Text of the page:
“If everything goes well, hopefully we’ll never hear from them again,” Dahl said. “Hopefully for each of them it’s a long term recovery.”
The finer details of how defendants will be assessed and matched with community providers, who will follow up with them to ensure they’re completing treatment and who will notify prosecutors if they’re not compliant have yet to be worked out.
“We’re kind of an experiment of one right now,” Dahl said.
Getting to treatment
The heroin rocket docket team has spent much of this week preparing for a full launch Aug. 10, coordinating with judges and assistant county attorneys to figure out procedures and protocols. They’re also reaching out to the community addiction treatment providers — critical to the aims of the initiative.
Diane Hague is the director of the Jefferson Alcohol and Drug Addiction Center, one of the Seven County Services.
Hague said the rocket docket will hopefully help more people get treatment they need to get their lives back on track.
“In the treatment area, we can do lots of things,” she said. “But if someone decides they don’t have to do it or it’s too hard, what can we say? We have nothing to hold over anyone’s head.”
The extent of the court’s follow-through will be a key factor to the success of the rocket docket, Hague said. Dahl noted the policy is still being developed, but that he envisions a system where the courts and providers communicate about defendant compliance.
The addiction center offers inpatient and outpatient services and accepts private insurance, healthcare benefits such as Medicaid and also covers some costs with indigent funds.
Determining how heavily the docket will rely on their resources is difficult, Hague said, given the newness of the initiative. A variety of factors, including a defendant’s addiction history, past treatment attempts and insurance status, need to be assessed on a case-by-case basis to determine which provider and what type of treatment is most appropriate.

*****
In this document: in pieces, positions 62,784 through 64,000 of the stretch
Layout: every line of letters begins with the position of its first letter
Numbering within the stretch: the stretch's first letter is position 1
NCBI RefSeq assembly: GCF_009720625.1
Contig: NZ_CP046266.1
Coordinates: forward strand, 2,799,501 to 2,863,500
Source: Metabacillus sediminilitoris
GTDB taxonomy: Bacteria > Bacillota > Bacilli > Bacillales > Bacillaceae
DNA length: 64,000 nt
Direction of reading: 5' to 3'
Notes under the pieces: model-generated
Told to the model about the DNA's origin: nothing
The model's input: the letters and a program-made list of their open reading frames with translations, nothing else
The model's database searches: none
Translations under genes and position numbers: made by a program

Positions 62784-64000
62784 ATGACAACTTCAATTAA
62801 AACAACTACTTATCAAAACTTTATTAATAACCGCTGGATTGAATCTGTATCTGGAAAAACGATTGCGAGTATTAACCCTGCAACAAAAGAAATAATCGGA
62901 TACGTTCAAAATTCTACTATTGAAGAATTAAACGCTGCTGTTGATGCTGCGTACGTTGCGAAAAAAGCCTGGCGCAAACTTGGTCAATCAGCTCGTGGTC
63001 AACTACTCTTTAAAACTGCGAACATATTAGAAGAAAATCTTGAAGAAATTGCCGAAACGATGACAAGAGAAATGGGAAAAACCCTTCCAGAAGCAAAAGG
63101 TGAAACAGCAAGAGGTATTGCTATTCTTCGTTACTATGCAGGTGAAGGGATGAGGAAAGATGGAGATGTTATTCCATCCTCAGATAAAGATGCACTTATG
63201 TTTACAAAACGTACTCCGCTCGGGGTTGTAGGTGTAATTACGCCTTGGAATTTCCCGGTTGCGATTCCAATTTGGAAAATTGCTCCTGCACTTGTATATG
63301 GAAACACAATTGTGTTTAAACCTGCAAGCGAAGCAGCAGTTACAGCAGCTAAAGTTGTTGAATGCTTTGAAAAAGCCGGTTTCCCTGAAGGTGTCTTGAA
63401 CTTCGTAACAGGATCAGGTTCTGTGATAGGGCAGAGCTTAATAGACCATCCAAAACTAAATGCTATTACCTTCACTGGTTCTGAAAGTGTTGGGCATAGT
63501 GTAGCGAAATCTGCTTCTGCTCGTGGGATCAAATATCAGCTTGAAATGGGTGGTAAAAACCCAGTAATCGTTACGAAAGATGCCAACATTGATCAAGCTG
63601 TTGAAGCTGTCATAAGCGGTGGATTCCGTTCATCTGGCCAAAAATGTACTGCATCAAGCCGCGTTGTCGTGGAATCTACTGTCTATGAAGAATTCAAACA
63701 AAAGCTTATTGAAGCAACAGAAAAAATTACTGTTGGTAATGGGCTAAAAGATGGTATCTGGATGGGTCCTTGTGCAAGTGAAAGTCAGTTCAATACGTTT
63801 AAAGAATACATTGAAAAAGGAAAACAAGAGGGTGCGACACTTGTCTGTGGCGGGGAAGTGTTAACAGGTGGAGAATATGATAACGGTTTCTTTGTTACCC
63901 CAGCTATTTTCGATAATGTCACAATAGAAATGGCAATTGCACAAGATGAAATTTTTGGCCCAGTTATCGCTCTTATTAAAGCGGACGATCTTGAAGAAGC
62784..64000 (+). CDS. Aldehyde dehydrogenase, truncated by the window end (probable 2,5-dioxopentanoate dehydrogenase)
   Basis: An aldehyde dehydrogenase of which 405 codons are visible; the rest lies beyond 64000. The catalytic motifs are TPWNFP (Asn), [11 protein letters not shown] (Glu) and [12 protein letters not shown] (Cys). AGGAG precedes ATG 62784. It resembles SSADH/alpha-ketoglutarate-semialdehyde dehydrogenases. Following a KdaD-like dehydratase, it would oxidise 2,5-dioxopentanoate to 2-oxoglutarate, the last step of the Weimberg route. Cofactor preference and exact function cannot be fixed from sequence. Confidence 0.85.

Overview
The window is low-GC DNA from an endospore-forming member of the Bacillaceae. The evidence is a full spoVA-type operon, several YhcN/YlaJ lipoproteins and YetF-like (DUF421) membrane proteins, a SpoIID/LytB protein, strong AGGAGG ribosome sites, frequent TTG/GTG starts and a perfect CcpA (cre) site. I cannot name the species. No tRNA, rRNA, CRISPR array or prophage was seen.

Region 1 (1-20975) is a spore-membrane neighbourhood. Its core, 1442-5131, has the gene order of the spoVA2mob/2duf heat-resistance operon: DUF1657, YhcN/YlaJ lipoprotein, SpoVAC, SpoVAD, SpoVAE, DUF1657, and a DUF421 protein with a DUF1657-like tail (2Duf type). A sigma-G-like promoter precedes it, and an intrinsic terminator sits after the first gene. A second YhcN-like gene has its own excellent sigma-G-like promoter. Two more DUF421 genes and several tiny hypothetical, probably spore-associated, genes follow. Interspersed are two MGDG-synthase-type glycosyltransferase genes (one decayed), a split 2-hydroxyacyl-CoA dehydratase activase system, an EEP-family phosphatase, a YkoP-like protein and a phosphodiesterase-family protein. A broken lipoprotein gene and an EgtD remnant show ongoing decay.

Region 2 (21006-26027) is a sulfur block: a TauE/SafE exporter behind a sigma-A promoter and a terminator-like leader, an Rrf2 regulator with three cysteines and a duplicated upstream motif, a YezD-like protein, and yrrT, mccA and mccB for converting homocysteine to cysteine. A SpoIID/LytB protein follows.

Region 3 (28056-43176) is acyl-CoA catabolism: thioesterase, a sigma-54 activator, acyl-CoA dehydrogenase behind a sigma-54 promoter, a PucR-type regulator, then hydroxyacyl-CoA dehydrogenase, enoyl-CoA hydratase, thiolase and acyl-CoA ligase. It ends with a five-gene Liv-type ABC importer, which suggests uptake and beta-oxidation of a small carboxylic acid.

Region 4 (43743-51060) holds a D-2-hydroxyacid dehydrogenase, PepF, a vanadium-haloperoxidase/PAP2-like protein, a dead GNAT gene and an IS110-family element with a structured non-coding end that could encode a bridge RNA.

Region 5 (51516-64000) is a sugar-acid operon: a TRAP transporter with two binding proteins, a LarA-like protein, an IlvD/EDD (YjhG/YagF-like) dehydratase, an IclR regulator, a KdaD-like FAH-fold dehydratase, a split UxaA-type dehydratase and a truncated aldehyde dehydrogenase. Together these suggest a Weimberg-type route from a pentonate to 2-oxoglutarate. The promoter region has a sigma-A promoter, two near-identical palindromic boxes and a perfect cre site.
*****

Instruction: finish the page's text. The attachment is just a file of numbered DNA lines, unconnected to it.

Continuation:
The addiction center is considering hiring a counselor to assist prosecutors in that screening process.
“There is no one treatment fits all,” Hague said, adding that some defendants will need long-term inpatient care, others will need intensive outpatient care while living at a halfway house while some might only need detox care followed by Narcotics Anonymous meetings.
Treatment providers are in a wait and see mode, Hague said. She added there are fewer community treatment beds for those without private insurance and healthcare benefits such as Medicaid.
There’s a two-day wait for such beds at the Jefferson Alcohol and Drug Addiction Center. At the Healing Place, another treatment provider, president Karyn Hascal recalled a day two weeks ago where the nonprofit turned away 30 people wanting free detox beds by 9 a.m.
Still, Hascal said the new docket is a progressive move she thinks will be successful, as it intervenes early in the criminal justice process with treatment, “striking while the iron is hot.”
Hague, too, said she is optimistic the rocket docket will connect people to appropriate treatment and ultimately save lives.
“We all have the same goal. We want the same people in treatment,” Hague said. “Well, let’s see how we get them there.”
Reporter Matthew Glowicki can be reached at (502) 582-4989. Follow him on Twitter at @MattGlo.
- Between 2011 and 2014, heroin possession arrests by Louisville Metro Police rose from 190 to 1,500.
- Two experienced prosecutors are heading the new initiative, funded by a $108,000 grant made possible by the Heroin Bill passed in the state legislature in the spring.
- Prosecutors will evaluate cases individually based on many factors, including past criminal history, current charges and addiction history.
- It’s not yet clear how many defendants will be helped by the new docket or which community treatment providers will be most utilized.
- Two of the largest addiction treatment providers, The Healing Place and the Jefferson Alcohol and Drug Abuse Center, agree the new effort is much needed, though they aren’t yet sure what volume of defendants to expect.
Posted with permission of the Courier-Journal. Link to original article: Prosecutors’ new ‘rocket docket’ targets heroin